MadSci Network: Botany

Re: How does the light intensity of a wood affect the distribution of bluebells

Date: Tue Jul 3 21:31:34 2001
Posted By: David Hershey, Faculty, Botany, NA
Area of science: Botany
ID: 994018095.Bt

I encourage you NOT to make the assumption that English bluebell (Hyacinthoides 
non-scriptus) [formerly Scilla non-scripta, Endymion non-scripta] prefers 
shaded areas without scientific evidence. Spring bulbs start growing before the 
trees leaf out so are exposed to high light early in the season. There is also 
typically a strong interaction between light intensity and soil moisture in 
shade tolerant plants. Many species that are said to "prefer" shade will 
actually grow much better in full sun, than in shade, if there is adequate soil 
moisture. Examples are caladium and impatiens. Other species are obligate shade 
plants, such as African violet, and their leaves are damaged in full sun. 
Another thing to consider is if competing species in higher light areas 
outcompete bluebell making competition and not light the key factor in 
distribution. This appears to be the case with bluebell and bracken fern. In 
higher light, the taller bracken fern is more vigorous, grows taller sooner, 
and shades out the bluebell. In shady areas, the bracken fern grows more 
slowly, which allows the bluebell to receive adequate light before its leaves 
die back in the summer.

It is often difficult to collect good experimental data under natural 
conditions because the environment is so variable. Experimentally, it would be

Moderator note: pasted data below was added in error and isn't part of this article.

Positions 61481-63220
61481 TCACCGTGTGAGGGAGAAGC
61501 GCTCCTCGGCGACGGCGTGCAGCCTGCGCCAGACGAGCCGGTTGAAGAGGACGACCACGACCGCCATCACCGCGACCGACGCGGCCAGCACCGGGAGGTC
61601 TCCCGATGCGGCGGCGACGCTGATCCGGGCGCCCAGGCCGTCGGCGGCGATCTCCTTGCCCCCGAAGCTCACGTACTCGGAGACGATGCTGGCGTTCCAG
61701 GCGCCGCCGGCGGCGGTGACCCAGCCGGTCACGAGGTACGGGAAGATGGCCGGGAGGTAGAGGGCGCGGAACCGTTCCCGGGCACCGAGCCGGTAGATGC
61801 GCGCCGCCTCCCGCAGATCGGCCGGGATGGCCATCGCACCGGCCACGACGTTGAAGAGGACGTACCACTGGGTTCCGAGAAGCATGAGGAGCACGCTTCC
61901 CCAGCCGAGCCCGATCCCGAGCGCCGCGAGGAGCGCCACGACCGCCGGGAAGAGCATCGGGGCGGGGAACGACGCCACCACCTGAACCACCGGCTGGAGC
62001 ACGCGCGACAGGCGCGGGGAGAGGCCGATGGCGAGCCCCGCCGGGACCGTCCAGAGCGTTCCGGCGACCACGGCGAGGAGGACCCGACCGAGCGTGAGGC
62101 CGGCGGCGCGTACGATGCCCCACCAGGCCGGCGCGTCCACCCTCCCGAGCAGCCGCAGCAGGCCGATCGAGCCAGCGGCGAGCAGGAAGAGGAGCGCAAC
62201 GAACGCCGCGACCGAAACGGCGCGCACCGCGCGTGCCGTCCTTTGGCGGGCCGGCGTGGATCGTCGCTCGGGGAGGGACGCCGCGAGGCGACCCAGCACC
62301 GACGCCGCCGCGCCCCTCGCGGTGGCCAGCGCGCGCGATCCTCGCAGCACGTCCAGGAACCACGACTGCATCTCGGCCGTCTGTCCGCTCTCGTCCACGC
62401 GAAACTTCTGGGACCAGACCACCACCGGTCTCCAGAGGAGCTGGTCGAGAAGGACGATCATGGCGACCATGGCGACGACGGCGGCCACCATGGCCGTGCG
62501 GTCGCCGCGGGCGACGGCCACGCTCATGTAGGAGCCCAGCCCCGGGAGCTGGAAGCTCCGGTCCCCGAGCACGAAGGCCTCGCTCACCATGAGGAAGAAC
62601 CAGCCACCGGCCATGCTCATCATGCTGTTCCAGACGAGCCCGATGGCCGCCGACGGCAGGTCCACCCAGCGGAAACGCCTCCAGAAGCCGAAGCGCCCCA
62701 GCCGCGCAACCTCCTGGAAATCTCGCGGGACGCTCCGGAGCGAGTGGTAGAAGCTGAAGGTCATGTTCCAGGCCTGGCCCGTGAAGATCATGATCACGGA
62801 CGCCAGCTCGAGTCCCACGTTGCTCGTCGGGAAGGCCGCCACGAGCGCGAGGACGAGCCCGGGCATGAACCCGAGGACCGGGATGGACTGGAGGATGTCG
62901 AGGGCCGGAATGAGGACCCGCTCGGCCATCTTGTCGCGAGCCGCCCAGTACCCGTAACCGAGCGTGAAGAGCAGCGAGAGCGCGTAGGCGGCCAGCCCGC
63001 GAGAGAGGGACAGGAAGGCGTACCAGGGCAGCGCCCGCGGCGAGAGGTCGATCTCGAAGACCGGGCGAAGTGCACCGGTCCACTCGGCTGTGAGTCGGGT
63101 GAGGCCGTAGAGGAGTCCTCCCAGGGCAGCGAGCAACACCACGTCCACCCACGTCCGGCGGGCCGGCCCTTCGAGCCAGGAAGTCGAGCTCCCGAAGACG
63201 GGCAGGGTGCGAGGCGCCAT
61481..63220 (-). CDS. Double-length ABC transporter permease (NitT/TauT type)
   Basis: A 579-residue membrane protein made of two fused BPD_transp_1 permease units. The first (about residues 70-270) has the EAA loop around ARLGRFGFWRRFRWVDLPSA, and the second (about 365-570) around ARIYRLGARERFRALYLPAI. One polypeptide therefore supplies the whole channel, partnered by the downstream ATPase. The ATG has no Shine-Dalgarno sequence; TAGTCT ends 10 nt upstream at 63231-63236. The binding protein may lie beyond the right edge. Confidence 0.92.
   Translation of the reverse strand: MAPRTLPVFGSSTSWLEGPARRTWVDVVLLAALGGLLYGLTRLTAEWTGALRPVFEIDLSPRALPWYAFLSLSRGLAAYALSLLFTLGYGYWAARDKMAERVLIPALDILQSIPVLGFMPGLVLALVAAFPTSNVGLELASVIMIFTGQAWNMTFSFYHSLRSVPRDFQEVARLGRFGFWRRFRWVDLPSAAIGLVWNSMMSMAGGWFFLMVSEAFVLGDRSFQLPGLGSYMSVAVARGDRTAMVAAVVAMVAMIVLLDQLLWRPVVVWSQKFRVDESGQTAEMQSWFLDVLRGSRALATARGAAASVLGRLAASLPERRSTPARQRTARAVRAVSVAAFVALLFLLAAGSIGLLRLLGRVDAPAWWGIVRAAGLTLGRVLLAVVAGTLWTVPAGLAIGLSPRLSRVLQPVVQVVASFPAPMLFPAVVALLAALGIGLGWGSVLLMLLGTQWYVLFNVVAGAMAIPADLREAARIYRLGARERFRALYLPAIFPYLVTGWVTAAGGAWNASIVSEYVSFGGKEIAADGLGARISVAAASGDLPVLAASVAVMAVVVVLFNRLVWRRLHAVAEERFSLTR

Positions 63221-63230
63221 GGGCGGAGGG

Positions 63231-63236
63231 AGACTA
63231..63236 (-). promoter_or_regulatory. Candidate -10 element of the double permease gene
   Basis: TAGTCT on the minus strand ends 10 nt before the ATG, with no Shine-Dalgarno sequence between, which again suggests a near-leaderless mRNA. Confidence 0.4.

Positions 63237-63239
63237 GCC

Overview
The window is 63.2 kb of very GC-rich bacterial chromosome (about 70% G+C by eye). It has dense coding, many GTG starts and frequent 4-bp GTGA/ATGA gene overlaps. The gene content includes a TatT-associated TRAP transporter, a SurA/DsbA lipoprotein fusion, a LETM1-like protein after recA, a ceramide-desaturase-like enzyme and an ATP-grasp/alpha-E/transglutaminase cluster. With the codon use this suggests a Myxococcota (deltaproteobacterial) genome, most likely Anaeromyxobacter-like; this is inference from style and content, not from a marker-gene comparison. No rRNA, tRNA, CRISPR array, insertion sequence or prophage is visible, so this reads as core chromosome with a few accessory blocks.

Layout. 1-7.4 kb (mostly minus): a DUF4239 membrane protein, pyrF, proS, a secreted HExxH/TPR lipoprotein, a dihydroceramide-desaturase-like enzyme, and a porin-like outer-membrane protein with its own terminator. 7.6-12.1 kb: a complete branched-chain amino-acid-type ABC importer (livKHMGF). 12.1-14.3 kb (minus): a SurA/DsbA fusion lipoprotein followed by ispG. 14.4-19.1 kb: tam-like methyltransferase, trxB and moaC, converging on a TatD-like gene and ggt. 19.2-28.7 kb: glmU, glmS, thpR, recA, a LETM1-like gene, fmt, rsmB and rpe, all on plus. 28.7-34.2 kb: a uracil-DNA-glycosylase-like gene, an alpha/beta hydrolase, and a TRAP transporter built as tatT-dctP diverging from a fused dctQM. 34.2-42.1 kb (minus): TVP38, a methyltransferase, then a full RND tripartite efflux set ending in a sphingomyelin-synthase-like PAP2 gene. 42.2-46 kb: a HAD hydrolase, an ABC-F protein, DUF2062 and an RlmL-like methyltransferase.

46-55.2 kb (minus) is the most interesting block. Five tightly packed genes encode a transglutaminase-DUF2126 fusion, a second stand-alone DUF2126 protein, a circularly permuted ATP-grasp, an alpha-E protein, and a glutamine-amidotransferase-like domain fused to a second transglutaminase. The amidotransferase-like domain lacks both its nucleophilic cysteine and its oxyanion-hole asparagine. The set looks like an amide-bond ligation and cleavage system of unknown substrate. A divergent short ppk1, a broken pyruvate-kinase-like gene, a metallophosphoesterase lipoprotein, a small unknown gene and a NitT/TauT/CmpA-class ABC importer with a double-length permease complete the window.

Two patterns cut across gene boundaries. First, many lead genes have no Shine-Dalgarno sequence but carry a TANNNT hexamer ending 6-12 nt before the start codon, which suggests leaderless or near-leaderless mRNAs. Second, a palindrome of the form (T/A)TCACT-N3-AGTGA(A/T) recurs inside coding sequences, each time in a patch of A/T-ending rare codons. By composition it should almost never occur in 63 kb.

desirable to grow bluebells in containers to standardize soil conditions 
(optimal water, fertilizer, soil aeration, soil pH, lack of soil borne 
diseases). This would allow a fair comparison of growth under different light 
intensities, by using shade cloth or growth chambers. It would be best to 
exactly quantify light level with a quantum sensor (see LI-COR) measuring PAR 
(Photosynthetically Active Radiation). With natural light, it is best to 
measure the daily total of PAR in moles per square meter because instantaneous 
readings vary widely throughout the day, particularly in dappled shade. PAR is 
the best way to quantify light for photosynthesis. To do a long term growth 
study, you would need to measure weight gain, perhaps measuring just the bulb 
weight would be easiest as it could be done at the start and at the end of the 
experiment. Otherwise, you could measure total weight of leaves and flowers. 
Shorter term photosynthesis experiments would require an expensive lab system 
to measure photosynthesis of a single leaf or single plant under various PAR 
levels (see LI-COR). 


Bluebell Info Summary


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